Five ways to rescue Windows Phone
Windows Phone might be the most impressive bit of software Microsoft has produced – but it isn’t setting the world on fire. The iPhone and Android go from strength to strength – the latter proliferating so widely even Google doesn’t know how many Android systems are out there. (It can’t count the Chinese forks which don’t use any Google services and don’t phone home.)
This discrepancy puzzles people. Reviewers like WinPho a lot – it’s clean, fast, functional and forward-looking. The social media integration is very clever. Operators have a soft spot for Nokia and WP7 too, because – if for no other reason – they dislike and distrust Google and Apple even more. So what’s the problem?
Three weeks ago I raised the prospect that there may never be a third smartphone ecosystem – something upon which Nokia has bet the company. Many markets only have room for two leading players – and in the technology platform world, many have only one. On the margins the niche players are little islands. No matter how impressive WP is, if the needle doesn’t move, then it too becomes a marginal player. Ecosystems can perish more rapidly than they arise. If Windows Phone is to avoid the same fate as WebOS then the dynamic has to change.
But what might this be?
To help try and find an answer to this, I’ve been using Nokia’s Lumia 710 as a main phone – there’s no substitute for experience, and you can read my review of it here.
1. It’s a device business, stupid
The smartphone market is one driven by a desire for unique and distinctive devices – quite unlike the white box consumer electronics business. Operating systems and platforms don’t really matter to people, who make their choice from three or four models on display on the High Street at any particular time. This isn’t to say they don’t matter at all – nobody wants to choose a lemon – but if a phone is on display, it has a chance of selling.
Nokia has never had to think like this before, and spent the Noughties coasting on its brand and market position. Getting it to think about the customer and retail experience is one of the biggest cultural changes Elop has to make. Yet where are these quite outstanding and attractive devices going to come from? Microsoft’s reference platform allows little scope for differentiation or innovation.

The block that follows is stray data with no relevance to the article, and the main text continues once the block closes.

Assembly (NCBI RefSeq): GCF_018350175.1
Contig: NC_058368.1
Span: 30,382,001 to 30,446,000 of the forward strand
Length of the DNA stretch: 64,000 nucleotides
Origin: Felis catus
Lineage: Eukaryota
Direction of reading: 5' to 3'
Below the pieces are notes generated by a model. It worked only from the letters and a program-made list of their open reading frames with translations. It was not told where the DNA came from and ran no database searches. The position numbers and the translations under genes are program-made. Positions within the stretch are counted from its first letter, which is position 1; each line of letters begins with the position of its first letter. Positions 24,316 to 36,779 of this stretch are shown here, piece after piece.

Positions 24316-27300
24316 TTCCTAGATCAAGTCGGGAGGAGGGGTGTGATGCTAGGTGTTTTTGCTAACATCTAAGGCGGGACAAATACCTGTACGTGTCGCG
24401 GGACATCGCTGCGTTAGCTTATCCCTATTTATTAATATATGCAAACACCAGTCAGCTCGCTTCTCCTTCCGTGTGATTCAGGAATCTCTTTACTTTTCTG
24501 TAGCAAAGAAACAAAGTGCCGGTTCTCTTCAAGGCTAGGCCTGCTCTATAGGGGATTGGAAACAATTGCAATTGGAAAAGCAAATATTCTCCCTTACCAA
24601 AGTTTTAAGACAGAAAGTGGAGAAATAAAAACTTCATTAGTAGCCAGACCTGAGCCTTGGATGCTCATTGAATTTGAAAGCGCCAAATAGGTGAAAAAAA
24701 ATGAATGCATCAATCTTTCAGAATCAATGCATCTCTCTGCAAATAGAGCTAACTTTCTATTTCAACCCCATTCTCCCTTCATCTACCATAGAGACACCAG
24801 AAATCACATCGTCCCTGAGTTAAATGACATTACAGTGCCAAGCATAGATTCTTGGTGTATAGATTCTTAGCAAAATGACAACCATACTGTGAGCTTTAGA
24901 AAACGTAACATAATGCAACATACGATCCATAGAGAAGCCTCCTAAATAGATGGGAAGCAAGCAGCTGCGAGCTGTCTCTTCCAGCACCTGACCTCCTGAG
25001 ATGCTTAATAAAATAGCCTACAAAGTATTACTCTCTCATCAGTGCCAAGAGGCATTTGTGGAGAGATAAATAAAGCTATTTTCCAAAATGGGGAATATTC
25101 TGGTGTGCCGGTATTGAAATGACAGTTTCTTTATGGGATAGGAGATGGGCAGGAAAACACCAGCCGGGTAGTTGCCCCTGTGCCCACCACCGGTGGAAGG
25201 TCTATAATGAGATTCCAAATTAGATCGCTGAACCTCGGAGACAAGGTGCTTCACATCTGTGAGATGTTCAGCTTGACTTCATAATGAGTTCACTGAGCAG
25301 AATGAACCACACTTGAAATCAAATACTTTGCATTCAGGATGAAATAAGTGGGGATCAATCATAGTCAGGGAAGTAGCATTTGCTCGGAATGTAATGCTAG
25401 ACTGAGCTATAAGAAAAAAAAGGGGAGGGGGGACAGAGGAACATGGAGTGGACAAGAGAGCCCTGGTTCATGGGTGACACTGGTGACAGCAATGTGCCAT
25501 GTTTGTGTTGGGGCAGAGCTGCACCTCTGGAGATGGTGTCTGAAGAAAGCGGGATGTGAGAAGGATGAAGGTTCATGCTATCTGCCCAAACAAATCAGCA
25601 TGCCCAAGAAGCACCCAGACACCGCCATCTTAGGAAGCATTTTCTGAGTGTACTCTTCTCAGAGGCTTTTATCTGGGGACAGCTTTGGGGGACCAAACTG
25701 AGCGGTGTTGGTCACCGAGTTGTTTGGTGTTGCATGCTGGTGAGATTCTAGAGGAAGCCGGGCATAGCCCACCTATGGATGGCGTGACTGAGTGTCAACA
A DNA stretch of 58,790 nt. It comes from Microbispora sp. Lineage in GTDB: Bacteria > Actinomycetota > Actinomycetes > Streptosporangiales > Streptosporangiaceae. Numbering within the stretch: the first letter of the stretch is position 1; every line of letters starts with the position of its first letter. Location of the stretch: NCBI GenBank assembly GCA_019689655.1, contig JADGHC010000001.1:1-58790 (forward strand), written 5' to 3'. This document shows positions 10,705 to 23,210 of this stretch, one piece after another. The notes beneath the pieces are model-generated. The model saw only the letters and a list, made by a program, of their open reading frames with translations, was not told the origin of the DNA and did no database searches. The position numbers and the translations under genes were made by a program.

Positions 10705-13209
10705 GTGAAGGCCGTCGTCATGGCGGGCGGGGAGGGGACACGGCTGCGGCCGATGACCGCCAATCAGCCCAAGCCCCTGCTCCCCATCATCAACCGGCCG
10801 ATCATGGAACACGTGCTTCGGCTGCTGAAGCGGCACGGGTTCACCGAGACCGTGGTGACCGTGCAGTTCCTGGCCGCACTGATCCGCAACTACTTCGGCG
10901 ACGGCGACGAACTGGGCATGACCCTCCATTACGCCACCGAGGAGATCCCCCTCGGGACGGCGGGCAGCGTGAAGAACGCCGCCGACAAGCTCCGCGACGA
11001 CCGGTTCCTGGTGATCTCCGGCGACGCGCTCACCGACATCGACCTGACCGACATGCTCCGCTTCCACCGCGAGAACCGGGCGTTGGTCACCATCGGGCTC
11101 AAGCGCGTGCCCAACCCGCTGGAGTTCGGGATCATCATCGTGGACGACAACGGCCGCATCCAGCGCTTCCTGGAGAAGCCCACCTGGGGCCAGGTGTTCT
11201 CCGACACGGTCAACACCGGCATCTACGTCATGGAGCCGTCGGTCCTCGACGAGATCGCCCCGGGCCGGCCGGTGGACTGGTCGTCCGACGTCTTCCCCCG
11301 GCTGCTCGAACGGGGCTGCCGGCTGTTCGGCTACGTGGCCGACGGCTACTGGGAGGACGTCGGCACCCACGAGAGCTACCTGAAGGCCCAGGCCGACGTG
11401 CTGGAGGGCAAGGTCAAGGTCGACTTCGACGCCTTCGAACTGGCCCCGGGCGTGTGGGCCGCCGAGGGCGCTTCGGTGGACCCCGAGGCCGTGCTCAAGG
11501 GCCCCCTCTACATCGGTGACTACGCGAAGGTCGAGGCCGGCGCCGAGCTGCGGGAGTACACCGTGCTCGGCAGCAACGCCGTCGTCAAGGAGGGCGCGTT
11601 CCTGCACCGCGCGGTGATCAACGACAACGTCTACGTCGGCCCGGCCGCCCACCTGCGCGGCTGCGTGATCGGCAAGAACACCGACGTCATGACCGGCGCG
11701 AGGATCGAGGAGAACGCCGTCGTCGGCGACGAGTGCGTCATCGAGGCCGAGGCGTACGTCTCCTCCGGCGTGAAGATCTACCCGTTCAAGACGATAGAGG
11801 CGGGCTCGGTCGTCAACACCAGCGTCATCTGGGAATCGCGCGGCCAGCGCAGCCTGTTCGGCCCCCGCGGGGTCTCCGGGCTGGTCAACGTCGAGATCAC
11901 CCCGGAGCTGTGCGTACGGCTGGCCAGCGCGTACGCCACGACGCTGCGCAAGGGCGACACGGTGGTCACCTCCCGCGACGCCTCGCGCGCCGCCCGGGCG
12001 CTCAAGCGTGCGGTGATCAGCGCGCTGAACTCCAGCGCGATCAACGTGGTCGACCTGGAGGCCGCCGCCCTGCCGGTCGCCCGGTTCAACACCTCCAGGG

A couple of years after announcing Android, Google did a strategic U-turn that upset many of its partners. It anointed a manufacturer to work with on what is essentially a reference phone, giving this chosen handset Google branding. The idea was that other ODMs (Original Device Manufacturers) would have to raise their game. It’s worked and nobody left the Android fold.
It’s hard to see Microsoft usurping Nokia’s branding (more than it already has), but the two need something creative to raise the visibility of WP in the public consciousness – it hasn’t left a footprint so far.
But Microsoft needs to loosen its reference platform to encourage some serious design innovation. Where’s the Windows Phone Communicator – with a clamshell or slide-out keyboard?
2. Growing up
This is probably the easiest of the problems to fix. It simply takes time, money and careful product management. WP7 was very much a working technology demonstration, lacking removable storage card support and a clipboard, amongst other things. Mango fixes a lot of these, but it still feels like a version 1.1 product. The flagship Nokia devices don’t have video calling or tethering, for example.
But it takes time. It took Apple three generations of iOS to implement a clipboard and four to implement coherent task switching and notifications. But these are major architectural features with huge knock-on impacts elsewhere. There’s little point in Microsoft getting one team to tune battery life when the system can change so drastically overnight.
Now I’ll get to the hardest problem. We need to raise some home truths about the Windows user interface, which aren’t noticed by bloggers and unboxers and only become apparent after extended use. Colour me surprised – you might be too.
3. We need to talk about the UI
The Metro UI for Windows Phone has been justifiably praised for being clean and distinctive. Microsoft is extending it across more products, most controversially, into Windows 8. But in extended use, I found myself using the phone less than I expected, because I simply didn’t want to read text on the screen. This realisation came quite subtly, and was unexpected.
Here’s what I think is the issue.